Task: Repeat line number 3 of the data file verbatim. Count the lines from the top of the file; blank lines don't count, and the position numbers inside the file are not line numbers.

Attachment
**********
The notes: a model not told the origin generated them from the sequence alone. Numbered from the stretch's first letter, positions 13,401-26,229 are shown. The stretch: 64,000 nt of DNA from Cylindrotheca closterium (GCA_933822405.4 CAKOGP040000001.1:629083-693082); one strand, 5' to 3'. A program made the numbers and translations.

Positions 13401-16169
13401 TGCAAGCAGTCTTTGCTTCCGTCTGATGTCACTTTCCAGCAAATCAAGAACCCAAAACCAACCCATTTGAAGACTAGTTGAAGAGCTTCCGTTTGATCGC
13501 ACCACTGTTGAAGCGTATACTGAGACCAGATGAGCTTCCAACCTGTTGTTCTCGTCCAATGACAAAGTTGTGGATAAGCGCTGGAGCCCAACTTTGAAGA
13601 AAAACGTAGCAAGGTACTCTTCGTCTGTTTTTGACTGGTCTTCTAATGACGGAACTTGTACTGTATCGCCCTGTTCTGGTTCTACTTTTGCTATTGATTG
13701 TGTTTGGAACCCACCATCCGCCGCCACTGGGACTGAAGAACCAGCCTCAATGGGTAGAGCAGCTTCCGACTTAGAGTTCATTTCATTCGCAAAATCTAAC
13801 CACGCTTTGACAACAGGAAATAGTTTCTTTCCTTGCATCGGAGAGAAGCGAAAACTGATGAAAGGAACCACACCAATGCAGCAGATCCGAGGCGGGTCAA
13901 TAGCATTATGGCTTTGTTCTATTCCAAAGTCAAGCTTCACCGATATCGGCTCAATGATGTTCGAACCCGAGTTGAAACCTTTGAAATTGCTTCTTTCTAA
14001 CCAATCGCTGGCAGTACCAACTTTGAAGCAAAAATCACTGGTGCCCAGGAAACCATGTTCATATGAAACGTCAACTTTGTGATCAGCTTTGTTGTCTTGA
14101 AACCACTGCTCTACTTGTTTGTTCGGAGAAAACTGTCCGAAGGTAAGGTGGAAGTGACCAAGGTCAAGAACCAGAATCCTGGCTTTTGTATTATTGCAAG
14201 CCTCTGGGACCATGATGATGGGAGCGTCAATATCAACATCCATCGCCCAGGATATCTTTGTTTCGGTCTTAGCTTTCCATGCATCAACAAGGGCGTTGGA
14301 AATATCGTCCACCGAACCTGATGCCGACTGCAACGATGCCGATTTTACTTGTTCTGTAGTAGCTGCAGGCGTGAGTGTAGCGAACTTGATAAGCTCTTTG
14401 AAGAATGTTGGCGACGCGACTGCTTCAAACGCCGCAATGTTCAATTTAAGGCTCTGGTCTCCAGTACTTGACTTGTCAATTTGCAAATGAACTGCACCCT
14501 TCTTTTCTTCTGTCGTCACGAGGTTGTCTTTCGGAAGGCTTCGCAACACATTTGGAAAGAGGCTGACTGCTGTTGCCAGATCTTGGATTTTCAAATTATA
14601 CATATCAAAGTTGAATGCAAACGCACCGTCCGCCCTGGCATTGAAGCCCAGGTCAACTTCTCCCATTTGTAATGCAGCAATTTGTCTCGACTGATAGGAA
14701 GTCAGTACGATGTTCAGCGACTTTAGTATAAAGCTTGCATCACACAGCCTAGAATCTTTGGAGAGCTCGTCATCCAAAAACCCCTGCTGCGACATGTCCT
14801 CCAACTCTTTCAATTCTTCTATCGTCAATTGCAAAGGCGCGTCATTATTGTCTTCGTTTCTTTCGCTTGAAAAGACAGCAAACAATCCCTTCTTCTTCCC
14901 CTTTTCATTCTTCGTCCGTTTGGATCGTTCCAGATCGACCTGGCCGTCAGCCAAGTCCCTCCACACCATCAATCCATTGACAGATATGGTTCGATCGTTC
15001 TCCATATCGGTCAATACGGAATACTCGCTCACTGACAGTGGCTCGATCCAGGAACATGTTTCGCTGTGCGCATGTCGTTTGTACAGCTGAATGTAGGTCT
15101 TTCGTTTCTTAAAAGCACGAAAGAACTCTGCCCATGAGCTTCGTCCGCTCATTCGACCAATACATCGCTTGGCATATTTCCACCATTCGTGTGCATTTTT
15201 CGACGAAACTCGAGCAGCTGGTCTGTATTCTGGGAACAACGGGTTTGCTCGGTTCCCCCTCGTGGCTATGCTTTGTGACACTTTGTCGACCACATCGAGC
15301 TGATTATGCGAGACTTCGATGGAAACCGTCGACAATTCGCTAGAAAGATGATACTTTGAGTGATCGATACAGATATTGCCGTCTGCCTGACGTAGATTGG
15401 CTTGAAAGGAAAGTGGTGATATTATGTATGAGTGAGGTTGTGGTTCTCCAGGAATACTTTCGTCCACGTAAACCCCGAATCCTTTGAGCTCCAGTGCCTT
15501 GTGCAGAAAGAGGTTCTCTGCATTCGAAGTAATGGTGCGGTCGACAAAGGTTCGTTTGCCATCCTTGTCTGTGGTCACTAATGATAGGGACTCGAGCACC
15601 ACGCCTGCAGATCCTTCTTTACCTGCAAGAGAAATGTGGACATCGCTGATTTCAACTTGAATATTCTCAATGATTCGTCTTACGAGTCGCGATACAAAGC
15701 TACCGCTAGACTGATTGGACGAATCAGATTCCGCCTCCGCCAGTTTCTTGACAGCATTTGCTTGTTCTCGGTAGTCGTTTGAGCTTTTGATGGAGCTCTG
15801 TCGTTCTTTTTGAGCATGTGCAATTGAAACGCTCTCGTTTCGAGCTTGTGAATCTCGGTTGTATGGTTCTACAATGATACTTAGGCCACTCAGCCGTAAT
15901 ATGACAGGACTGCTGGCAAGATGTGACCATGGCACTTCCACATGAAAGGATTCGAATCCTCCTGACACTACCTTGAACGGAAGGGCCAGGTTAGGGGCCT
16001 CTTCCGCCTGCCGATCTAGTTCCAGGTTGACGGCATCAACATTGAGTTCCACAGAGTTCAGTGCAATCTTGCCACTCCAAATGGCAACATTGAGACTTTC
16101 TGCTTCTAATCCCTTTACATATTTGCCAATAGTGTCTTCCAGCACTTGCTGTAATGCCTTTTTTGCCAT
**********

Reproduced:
13401 TGCAAGCAGTCTTTGCTTCCGTCTGATGTCACTTTCCAGCAAATCAAGAACCCAAAACCAACCCATTTGAAGACTAGTTGAAGAGCTTCCGTTTGATCGC